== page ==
All right. So, there's other things you want to look at now that we got a benchmark and we got your total return, and we now know what your risk is and things like that. So we're going to talk about things like standard deviation, beta, alpha, R-squared, Sharpe ratios, Sortino ratios. How often should we be looking at? It sounds like a lot, but we're going to make this simple.
Oh, I hope so. Because you're talking alpha, beta, like you're taking me back to why I didn't pledge your fraternity at Syracuse here.
Yeah. I mean, in previous podcasts, I've heard about your college experiences.
Yes. I didn't need a fraternity to make a lot of dumb decisions at college. Okay, let's start with the first one that you listed there. I know this is important, but I need you to break it down for me, and that is standard deviation.
Okay. So again, when I'm explaining this, I'm going over it very broadly. I encourage everyone after the podcast, go back to it and say standard deviation. Let me go online and let me do some research. It's a formula. I'm not going to be doing advanced math classes on a podcast.
You can go Google it.
As I've mentioned, I'm a communications major. I appreciate that. So continue.
So standard deviation is a statistical measure of volatility. It's complex, but basically what it does is, it shows a variance in the price. The higher the number, the higher the standard deviation, meaning there's a larger gap in the price movements.
More volatile, higher highs, and lower lows.
Exactly. Usually high standard deviations, will be found in your growth stocks. Your low standard deviations usually will be found in your blue chip stocks.
More stable. Okay.
Yeah. So when we go over a few of these things, we're going to be talking about volatility, and you might be saying to yourself, aren't they the same? There are slight differences in why you would use one over another one, or you might want to use them both. Again, we're not going to go into that great of detail.
Let's talk about beta. I like beta. I use beta a lot. Beta is a Cisco risk metric again. Again, if you want to know how it's calculated, feel free. Our financial calculators can help us do it on the fly, where it's reported in every single report we subscribe to. But again, here's the difference. A beta, we need a benchmark to compare it to. So when we're looking at beta, and let's just say, we're looking at the Standard and Poor's 500 as a standard benchmark, beta will always be one for the benchmark.
Okay. So, we're starting off at the number one, 1.0, that's our starting point.
That's our benchmark.
We're setting our benchmark as the 1.0 and the beta is going to be how far it varies either way from the one, right?
That's correct. So if the beta on the stock mutual fund, ETF or the portfolio is less than one, it's less volatile. So if it was 0.8, it's about 20% less volatile than the benchmark is. If it's 1.2, it's 20% higher volatile, and you would think that they should move. If the benchmark went down 20, you would think your portfolio would be down 20% also. It's not always the case, but that's the quick analysis of looking at beta.
Okay. So beta is volatility compared to a benchmark. Okay, I'm with you.
And usually with the beta, we're looking at a longer time period. We're looking at maybe a three year beta number, where we're looking at three years of history, or five years. You can even go 10 years. At some point, you're going too far. It's not worth even looking at.
It's not relevant at that point.
I like to look at three year beta. So I said, usually you would expect your portfolio stock to move correlated to that beta number. There's another term we call alpha, another long calculated formula. You can Google if you're that kind of math person. Again, we need a benchmark. But we like to make things a little bit more difficult and confusing. Unlike beta, where we start with one, we start with zero with the benchmark.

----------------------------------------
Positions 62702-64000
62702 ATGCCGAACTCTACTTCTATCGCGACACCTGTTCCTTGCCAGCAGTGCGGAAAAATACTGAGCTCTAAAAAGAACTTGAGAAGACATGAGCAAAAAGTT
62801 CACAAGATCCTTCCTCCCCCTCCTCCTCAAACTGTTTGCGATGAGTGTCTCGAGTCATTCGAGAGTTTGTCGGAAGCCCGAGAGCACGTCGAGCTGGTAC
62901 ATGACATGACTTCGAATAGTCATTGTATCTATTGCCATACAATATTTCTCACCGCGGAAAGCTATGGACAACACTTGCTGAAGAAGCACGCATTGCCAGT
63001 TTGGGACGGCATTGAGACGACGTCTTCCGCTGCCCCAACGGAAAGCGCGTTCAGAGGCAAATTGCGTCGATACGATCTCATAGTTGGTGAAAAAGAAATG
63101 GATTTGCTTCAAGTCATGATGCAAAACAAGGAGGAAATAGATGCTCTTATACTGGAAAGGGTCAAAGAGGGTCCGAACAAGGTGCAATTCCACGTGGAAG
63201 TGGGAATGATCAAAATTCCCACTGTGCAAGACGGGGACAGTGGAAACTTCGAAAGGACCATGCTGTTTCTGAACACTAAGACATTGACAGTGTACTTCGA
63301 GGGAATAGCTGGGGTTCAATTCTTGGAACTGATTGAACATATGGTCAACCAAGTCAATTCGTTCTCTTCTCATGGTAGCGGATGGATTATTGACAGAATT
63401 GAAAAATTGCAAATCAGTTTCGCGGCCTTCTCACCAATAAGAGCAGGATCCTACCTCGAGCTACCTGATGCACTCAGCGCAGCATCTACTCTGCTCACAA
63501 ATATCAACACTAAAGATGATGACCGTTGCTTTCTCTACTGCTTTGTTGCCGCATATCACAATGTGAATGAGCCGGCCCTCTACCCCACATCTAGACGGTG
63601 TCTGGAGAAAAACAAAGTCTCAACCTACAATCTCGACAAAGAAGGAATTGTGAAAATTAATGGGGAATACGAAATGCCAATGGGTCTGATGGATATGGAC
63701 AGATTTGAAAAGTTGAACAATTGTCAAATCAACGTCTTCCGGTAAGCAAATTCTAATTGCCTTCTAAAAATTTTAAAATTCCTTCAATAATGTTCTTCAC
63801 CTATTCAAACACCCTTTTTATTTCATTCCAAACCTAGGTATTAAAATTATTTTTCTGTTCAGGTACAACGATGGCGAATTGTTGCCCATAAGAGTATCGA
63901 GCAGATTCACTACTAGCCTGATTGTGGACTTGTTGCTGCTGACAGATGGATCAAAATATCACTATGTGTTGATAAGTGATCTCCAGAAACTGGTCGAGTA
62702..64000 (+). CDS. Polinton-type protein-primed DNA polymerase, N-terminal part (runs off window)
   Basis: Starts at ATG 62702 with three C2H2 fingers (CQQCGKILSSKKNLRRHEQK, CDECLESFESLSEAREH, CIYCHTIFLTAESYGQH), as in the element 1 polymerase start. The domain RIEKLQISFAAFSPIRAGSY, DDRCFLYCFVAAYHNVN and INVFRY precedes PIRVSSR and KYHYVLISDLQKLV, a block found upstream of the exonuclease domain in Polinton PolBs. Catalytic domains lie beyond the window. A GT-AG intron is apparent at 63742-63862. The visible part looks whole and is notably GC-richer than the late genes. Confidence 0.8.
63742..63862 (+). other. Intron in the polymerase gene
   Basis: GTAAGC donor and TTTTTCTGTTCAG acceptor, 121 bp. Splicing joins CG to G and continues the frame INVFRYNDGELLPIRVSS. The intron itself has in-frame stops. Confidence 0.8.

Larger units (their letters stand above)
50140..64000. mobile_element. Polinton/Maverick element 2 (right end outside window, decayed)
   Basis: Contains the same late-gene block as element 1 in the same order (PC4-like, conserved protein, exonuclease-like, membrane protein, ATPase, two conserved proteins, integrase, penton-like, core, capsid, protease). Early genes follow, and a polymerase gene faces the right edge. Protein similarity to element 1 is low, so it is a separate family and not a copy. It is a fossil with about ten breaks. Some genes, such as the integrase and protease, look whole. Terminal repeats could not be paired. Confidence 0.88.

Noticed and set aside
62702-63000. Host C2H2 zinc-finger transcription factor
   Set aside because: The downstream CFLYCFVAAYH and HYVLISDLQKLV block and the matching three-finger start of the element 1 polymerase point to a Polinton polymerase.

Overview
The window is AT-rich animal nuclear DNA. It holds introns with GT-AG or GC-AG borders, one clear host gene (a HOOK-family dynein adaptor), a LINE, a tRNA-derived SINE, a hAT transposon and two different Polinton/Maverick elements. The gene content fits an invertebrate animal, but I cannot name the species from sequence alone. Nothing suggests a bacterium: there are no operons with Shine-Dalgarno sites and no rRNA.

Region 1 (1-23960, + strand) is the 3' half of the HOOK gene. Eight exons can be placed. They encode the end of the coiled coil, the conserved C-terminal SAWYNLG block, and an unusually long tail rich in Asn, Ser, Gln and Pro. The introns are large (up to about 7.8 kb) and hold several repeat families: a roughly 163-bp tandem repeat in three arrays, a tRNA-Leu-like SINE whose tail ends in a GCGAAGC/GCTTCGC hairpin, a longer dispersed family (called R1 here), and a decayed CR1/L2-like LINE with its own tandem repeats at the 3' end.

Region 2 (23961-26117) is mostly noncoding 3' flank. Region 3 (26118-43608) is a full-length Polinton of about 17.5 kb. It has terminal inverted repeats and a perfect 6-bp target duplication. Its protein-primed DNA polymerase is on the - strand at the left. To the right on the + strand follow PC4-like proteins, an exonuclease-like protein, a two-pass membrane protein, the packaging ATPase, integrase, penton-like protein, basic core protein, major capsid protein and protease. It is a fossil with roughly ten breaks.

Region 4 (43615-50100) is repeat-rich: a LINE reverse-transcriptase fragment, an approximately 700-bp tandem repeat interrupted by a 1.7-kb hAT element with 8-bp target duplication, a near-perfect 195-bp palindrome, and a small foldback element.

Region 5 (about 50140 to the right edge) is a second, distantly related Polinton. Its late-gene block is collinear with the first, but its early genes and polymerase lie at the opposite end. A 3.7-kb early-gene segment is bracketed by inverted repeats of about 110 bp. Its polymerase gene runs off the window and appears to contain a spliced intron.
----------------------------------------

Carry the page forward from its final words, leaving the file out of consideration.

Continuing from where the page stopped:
So basically, alpha is the performance difference between the portfolio and the index. So I'll give you an example. If we're using the S&P 500 and the alpha of the portfolio is two, then we would expect the portfolio would've performed 2% better using historical data for a time period. Again, that three or five year number. So think about it, you couldn't actually beat the S&P 500 we're using as a benchmark with lower beta, as long as we have a high alpha.
Okay. Makes sense.
That's your perfect portfolio right there in my mind.
So, that's what you want. Lower beta, higher alpha is where you want to be ideally.
Right. When I say that's a perfect scenario, I mean, that's a perfect... If you have those two things, you know you should keep doing some research that you probably found something good.
But you still, for compliance reasons, continue doing your due diligence.
Of course. Yeah.
All right. So low beta, high alpha, perfect situation. And you can use alpha and beta. Again both, you can use it to review a portfolio. You can use it to look at individual holdings. You can use it to look at ETFs. So Gag, what I recommend now that we just learned the very basics, we learned what total return is. We know we can compare that to an appropriate benchmark. So give you an example, if you're looking at your 401(k) plan and you have a large cap growth fund, look for a benchmark which is large cap growth. Give you an example, the Russell 1000 Growth Index.
So you want to compare apples to apples when you're talking about alpha and beta.
Correct. Usually you can Google that investment, and they'll tell you what to compare it to.
So now you can compare, hmm, an index did 10%. My manager did eight, and I'm paying this manager. I'm talking about the mutual fund manager. I'm paying for this, and maybe I'm paying the advisor for giving me advice too. I'm paying two times, and underperforming the market. Now, are you always going to beat the market? No, but over time, you're hoping to get some value for what you're paying for. It's like going to buy a large soda at the movie theater, and they only filled it three quarters way.
At some point you're going to say something.